References Top

1.Stahl SM. Dopamine system stabilizers, Aripiprazole and next generation antipsychotics part 1, "Goldilocks" action at dopamine receptors. J Clin Psychiatry 2001;62:841-2.  Back to cited text no. 1
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2.Burris KD, Molski TF, Xu C, Ryan E, Tottori K, Kikuchi T, et al. Aripiprazole, a Novel Antipsychotic, Is a High-Affinity Partial Agonist at Human Dopamine D2 Receptors. J Pharmacol Exp Ther 2002;302:381-9.  Back to cited text no. 2
    
3.Ozdemir V, Fourie J, Ozdener F. Aripi-prazole (Otsuka Pharmaceutical Co). Curr Opin Investig Drugs 2002;3:113-20.  Back to cited text no. 3
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4.Sarin A, Nagpal J, Bohra NK, Jiloha RC, Rao GP, Sharma SK, et al. Open labeled, randomized, switch over study of two fixed doses (10/15 mg) of aripiprazole: To evaluate its safety and efficacy in Indian patients of schizophrenia. Indian J Psychiatry 2004;46:64-71.  Back to cited text no. 4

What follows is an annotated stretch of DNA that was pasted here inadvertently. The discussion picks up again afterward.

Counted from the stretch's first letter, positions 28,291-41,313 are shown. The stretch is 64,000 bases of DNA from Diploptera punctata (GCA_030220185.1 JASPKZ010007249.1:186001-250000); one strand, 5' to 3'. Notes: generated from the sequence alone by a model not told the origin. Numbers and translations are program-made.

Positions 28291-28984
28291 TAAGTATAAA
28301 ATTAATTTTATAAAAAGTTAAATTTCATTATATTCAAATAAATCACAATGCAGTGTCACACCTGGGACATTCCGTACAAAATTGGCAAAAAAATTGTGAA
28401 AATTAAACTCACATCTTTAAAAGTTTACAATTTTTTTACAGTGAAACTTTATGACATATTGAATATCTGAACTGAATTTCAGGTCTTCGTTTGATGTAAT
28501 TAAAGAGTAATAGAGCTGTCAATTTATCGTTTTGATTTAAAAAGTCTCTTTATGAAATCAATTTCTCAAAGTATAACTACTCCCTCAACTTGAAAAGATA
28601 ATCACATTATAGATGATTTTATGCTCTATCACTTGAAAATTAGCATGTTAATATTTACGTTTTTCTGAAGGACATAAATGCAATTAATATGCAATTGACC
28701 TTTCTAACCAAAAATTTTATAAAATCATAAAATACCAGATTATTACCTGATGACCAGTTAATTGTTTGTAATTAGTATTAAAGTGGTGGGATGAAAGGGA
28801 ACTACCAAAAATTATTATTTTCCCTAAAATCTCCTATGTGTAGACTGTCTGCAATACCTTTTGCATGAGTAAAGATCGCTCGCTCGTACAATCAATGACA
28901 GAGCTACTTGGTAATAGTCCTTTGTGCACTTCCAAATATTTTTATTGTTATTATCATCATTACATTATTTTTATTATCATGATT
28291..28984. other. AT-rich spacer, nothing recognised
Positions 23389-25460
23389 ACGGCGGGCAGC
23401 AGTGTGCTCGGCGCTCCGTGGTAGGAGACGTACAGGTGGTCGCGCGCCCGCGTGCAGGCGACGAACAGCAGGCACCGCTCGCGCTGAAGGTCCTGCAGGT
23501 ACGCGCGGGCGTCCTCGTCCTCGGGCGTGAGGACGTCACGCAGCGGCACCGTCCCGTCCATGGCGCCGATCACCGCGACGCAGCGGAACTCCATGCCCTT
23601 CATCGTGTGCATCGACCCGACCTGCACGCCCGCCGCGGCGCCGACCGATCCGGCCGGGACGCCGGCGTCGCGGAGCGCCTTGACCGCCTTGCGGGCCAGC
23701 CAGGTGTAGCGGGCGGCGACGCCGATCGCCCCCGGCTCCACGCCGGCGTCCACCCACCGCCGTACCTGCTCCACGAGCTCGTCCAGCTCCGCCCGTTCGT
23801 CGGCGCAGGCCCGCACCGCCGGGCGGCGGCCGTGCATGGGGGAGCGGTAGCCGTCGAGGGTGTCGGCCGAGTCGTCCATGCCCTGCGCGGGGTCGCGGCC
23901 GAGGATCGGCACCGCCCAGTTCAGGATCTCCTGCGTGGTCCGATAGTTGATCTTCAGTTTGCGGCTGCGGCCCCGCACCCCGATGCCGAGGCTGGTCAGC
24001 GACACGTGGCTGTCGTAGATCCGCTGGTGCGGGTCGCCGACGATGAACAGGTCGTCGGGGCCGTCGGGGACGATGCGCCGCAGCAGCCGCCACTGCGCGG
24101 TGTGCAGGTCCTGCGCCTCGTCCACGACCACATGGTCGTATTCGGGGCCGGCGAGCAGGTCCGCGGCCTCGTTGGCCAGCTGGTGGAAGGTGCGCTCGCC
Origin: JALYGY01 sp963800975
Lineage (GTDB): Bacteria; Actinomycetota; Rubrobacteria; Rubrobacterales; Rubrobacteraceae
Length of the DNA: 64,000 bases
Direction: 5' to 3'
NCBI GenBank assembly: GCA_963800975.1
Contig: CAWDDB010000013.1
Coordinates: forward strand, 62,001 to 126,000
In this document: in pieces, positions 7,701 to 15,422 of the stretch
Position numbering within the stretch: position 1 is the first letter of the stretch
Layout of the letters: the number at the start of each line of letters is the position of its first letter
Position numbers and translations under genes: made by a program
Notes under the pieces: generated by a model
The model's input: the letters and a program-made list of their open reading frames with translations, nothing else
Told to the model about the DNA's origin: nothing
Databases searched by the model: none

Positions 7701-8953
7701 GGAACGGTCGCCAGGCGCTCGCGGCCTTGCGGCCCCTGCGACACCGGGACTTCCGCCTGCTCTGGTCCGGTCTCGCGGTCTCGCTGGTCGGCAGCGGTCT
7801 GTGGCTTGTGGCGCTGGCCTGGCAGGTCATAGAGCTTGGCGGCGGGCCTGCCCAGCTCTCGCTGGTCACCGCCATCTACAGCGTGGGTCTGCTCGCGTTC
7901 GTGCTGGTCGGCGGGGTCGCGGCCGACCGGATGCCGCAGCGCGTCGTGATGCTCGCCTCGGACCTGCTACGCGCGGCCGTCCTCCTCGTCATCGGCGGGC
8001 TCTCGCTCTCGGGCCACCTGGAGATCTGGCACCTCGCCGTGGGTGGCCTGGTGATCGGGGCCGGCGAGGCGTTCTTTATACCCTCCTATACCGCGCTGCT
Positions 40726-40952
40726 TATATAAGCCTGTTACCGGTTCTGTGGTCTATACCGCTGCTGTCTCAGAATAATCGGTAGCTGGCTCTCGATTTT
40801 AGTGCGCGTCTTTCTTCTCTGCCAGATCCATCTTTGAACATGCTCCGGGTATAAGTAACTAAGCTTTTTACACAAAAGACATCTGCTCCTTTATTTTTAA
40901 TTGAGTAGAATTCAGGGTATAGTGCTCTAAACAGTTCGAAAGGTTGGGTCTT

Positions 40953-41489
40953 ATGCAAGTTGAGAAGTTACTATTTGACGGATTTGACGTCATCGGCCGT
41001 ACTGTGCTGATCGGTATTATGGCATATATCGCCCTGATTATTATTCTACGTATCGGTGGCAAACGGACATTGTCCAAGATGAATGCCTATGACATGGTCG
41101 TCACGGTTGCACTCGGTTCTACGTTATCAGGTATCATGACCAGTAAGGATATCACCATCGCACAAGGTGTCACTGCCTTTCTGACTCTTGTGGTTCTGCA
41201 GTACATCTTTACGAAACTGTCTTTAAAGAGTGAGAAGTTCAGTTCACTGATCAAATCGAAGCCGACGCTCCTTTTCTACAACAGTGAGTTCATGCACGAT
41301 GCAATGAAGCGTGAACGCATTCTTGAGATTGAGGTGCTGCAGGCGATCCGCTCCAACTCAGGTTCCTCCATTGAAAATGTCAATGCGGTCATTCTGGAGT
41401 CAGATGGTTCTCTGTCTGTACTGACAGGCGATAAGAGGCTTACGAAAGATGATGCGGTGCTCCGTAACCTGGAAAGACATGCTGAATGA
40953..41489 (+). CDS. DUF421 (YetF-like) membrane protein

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5.Rich SS. Drug induced movement disorders. Rhode Island Med 1993;76:556-62.  Back to cited text no. 5
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6.American Psychiatric Association Diagnostic and Statistical Manual of mental disorders. 4 th ed. Washington DC: American Psychiatric Association; 2000.  Back to cited text no. 6
    
7.N van Harten P, Hoek HW, Kahn RS. Acute dystonia induced by drug treatment. BMJ 1999;319:623-6.  Back to cited text no. 7
    
8.Sanghadia M, Pinninti NR. Aripiprazole associated acute dystonia. J Neuropsychiatry Clin Neurosci 2007;19:89-90.  Back to cited text no. 8
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9.Desarkar P, Thakur A, Sinha VK. Aripiprazole induced acute dystonia. Am J Psychiatry 2006;163:1112-3.  Back to cited text no. 9
    
10.Zacher JL, Hatchett AD. Aripiprazole induced movement disorder. Am J Psychiatry 2006;163:160-1.  Back to cited text no. 10
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11.Fajolu IB, Lesi FE. Drug-induced acute dystonia in a 7 year old child following the use of artesunate-amodiaquine: A case report. Int J Risk Saf Med 2010;22:111-4.  Back to cited text no. 11